Cucumber Ginger Ale

IMG_1700Just three ingredients needed to make this super refreshing summer drink, and no chopping or cooking involved! A trip to Trader Joe’s will get you the non-alcoholic ginger beer and the cucumber seltzer, and maybe even the fresh mint. I grow fresh mint in buckets on my deck, so I’m always looking for ways to use it up. And how did I discover this fabulous combo? My son Justin poured me a tall, cool glass of this mix one hot, summer day, when we were setting up his non-air conditioned apartment. He even topped it with fresh mint sprigs! (How many 20-something dudes offer their mothers a drink with muddled mint?) I was like, what is this? This is fabulous! He said, “It’s just ginger beer and cucumber seltzer. Super easy!” Thanks for sharing, Justin. You’re da bomb.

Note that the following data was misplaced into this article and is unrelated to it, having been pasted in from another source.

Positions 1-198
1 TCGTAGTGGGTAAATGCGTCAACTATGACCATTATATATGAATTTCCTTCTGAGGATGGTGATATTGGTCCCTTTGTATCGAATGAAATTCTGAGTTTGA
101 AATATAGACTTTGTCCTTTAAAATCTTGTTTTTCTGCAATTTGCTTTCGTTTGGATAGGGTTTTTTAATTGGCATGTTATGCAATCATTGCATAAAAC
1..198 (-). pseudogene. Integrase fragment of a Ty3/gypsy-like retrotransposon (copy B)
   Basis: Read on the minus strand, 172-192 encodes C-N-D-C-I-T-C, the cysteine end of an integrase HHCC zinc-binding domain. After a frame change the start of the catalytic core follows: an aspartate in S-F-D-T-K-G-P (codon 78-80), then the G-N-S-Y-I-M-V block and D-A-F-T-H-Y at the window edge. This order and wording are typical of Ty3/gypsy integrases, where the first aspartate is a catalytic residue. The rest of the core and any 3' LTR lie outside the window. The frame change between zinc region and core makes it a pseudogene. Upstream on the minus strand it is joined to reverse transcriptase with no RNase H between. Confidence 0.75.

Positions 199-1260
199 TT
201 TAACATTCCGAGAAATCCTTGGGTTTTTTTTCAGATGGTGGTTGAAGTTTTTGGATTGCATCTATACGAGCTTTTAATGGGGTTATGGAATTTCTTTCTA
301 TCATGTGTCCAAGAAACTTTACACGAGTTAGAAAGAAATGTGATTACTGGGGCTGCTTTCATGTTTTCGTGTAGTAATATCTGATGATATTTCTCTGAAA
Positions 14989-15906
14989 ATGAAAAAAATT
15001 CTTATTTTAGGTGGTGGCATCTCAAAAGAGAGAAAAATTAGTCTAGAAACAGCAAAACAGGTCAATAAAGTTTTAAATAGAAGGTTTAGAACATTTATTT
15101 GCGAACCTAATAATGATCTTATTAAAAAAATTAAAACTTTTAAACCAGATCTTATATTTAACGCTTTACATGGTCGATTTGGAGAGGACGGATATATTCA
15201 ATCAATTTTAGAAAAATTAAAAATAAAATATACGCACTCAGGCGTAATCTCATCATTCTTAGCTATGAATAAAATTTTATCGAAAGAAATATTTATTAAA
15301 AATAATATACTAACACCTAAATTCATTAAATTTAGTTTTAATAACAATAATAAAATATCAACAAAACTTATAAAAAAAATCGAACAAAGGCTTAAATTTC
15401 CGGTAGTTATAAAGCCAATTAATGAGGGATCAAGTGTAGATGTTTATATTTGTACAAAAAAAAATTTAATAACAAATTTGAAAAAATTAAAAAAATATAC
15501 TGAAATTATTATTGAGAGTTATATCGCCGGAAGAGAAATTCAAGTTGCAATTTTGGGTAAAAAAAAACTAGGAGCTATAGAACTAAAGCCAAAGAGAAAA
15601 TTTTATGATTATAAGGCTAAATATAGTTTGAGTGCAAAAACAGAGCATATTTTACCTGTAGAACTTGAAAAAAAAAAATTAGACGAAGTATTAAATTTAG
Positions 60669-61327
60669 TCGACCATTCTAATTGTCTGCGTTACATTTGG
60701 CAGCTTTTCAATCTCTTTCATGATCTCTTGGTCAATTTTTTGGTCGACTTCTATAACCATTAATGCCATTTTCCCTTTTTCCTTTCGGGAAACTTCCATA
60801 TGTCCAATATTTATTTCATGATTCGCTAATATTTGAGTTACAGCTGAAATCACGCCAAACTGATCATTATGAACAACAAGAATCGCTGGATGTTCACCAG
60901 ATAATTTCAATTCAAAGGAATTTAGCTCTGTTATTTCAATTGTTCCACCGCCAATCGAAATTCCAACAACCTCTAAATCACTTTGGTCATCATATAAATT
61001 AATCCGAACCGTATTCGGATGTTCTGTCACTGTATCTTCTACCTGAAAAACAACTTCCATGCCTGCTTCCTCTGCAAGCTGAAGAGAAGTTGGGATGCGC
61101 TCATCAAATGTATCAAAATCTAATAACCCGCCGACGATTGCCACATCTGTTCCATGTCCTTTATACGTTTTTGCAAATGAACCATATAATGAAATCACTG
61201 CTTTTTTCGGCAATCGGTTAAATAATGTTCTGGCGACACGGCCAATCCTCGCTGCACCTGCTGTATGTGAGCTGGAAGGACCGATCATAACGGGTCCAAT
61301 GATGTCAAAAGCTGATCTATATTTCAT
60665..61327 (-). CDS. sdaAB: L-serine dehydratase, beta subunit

Makes 1-2 drinks

Reed’s Extra Ginger Brew All Natural Jamaican Style Ginger Beer
Spindrift Seltzer made with fresh pressed cucumbers
Mint sprigs

Put ice in glass. Pour non-alcoholic ginger beer in first third or half of glass. Fill the rest of the glass with the cucumber seltzer. Rub the mint sprig between fingers to release the oils, then add to glass and stir. Enjoy your refreshing drink!

Mint Lemon Sweet Tea